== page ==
Do You Know Nutrition: Learn the ins and outs of BPA
By Phylis Canion
May 14, 2013 at 12:14 a.m.
I have a child who suffers from asthma and breathing issues. We have tried everything with no success. We have removed all gluten from the diet, which has helped, but I'm now wondering about BPA. What are your thoughts? Any suggestions as to what to avoid that may contain BPA?
Let's begin by understanding BPA, bisphenol A, which is an industrial chemical that was first introduced in the 1960s used to make polycarbonate plastics and epoxy resins.
Polycarbonate plastics are often used in food storage containers, baby bottles (the European Union, Canada and the United States have recently banned BPA in baby bottles, however, many are still on the market so be sure to check labels), cups, plastic water bottles, canned goods (that is the white lining inside the can), toys and other consumer goods.
Some research has shown the BPA can seep into food and beverages from containers that are made with BPA. While The American Chemistry Council, an association that represents plastic manufacturers, contends that BPA poses no risk to human health, current research is reporting different information.
Researchers at the Columbia Center for Children's Environmental Health are the first to report an association between early childhood exposure to the chemical BPA and an elevated risk for asthma in young children.
In a study recently published in the Journal of Allergy and Clinical Immunology, author Kathleen Donohue, MD, states that BPA exposure was determined by measuring levels of BPA metabolites in urine samples taken during the third trimester of pregnancy and in children ages three, five and seven.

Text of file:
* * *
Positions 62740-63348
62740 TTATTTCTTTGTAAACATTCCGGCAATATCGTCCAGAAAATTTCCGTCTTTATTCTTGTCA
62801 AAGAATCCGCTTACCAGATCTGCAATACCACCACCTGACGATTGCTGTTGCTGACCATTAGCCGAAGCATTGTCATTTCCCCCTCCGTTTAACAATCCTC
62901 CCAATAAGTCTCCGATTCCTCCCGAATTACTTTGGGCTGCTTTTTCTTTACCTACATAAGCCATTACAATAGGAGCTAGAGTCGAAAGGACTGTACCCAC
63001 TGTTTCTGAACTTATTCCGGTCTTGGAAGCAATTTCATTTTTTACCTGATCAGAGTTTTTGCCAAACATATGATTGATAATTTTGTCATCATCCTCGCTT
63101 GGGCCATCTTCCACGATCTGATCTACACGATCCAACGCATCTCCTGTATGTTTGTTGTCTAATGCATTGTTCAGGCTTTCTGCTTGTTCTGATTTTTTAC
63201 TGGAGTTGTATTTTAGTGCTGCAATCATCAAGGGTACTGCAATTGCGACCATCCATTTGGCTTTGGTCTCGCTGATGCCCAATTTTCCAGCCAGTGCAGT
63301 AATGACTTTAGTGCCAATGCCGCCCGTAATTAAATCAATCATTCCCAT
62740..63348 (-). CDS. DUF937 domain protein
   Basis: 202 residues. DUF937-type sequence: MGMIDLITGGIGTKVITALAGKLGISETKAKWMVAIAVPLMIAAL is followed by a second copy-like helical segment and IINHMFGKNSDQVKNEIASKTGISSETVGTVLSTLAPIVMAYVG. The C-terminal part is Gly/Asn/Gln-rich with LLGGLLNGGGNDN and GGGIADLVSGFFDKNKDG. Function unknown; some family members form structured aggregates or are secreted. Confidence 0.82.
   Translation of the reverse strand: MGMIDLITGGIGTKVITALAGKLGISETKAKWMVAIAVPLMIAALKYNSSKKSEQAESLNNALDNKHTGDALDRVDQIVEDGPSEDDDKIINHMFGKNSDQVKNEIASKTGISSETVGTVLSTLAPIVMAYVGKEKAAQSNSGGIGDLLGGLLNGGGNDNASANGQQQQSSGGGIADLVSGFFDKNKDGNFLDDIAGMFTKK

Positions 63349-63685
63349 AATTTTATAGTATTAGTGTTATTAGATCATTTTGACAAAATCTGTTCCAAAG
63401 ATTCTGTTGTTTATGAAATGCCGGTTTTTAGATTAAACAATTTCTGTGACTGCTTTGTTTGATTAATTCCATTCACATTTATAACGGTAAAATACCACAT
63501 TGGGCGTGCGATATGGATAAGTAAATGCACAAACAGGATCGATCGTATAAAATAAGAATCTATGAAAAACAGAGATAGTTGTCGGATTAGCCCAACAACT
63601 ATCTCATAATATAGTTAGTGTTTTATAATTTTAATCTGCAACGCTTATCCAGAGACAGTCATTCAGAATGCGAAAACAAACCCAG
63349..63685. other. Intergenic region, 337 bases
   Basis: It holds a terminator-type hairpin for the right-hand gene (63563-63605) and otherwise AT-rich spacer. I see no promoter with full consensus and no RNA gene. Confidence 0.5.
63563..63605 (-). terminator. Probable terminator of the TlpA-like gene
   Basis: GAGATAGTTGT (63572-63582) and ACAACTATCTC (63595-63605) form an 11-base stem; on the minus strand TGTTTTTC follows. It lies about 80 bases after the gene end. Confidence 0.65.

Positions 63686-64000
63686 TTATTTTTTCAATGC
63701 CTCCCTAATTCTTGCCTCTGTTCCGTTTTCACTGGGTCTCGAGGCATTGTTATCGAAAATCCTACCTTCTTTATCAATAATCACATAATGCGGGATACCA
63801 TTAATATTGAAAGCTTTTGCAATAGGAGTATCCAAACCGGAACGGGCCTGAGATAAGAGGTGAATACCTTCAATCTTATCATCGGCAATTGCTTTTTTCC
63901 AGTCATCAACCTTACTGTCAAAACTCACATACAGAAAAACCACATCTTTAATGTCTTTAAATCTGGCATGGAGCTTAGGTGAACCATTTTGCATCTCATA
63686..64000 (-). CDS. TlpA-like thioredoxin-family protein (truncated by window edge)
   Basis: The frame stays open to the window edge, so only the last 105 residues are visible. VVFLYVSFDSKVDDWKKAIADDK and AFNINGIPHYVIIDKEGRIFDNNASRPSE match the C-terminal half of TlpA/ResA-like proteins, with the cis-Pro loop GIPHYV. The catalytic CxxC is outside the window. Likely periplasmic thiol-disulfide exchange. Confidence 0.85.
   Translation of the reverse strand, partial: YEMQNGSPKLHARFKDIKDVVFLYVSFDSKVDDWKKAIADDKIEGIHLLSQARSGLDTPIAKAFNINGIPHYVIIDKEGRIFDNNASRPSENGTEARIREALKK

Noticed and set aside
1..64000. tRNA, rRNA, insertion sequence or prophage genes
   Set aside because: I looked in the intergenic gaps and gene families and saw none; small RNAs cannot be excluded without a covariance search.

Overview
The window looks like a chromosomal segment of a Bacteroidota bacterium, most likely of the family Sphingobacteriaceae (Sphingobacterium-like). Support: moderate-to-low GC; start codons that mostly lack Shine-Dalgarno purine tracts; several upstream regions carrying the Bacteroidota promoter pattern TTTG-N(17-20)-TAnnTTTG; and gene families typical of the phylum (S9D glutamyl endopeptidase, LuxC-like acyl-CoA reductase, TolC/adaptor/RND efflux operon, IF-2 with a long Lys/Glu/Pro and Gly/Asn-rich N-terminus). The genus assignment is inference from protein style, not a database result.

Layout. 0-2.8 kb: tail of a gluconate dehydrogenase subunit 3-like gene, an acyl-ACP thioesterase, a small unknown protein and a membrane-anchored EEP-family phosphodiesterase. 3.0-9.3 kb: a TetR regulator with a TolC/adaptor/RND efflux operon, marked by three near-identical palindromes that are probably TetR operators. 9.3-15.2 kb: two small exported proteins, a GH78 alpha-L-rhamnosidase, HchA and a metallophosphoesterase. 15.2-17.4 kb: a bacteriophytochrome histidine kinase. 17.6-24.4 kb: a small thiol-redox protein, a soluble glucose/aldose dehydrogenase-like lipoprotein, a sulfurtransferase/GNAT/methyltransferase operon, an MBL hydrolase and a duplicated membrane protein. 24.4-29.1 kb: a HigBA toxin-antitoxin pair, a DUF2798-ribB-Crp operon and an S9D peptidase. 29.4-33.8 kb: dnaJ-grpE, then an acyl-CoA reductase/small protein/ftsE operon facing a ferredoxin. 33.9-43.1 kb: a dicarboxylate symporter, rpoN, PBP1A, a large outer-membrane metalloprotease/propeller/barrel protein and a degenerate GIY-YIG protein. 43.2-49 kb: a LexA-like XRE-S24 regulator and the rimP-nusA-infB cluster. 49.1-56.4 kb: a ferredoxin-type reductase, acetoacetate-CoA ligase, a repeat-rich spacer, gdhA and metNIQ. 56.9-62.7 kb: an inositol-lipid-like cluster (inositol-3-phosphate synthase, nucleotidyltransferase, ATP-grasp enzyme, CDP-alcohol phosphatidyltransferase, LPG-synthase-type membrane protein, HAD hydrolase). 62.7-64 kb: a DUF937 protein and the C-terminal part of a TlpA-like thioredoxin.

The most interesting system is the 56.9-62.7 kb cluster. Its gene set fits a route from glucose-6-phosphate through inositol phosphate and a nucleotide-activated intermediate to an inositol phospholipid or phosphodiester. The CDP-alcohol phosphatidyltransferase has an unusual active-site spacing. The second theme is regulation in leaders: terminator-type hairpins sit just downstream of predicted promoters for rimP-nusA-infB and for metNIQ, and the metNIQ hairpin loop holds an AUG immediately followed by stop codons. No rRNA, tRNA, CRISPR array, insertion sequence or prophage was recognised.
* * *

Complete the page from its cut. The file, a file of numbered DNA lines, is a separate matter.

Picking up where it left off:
Results indicated an increased risk for wheeze and asthma were seen at fairly routine low doses of exposure to BPA according to Donohue. Here are some steps you can take to limit BPA exposure: Limit the use of canned foods and avoid plastics that have a three, six or seven recycle code on the bottom (the numbers one, two, four and five typically do not contain BPA). Do not heat plastic containers as this enables BPA to leach into the food or liquid.
Hand wash plastic containers rather than washing them in the dishwasher, avoid using plastic wrap if you still microwave (another danger in food preparation) and store all foods and drinks in glass or stainless steel rather than plastics. Replace all plastic containers that are worn, scratched or clouded.
Thought for the week: A goal without a plan is just a wish. - Antoine de Saint-Exupery.
Phylis B. Canion is a doctor of naturopathic medicine and is a certified nutritional consultant, email her at firstname.lastname@example.org. This column is for nutritional information only and is not intended to treat, diagnose or cure.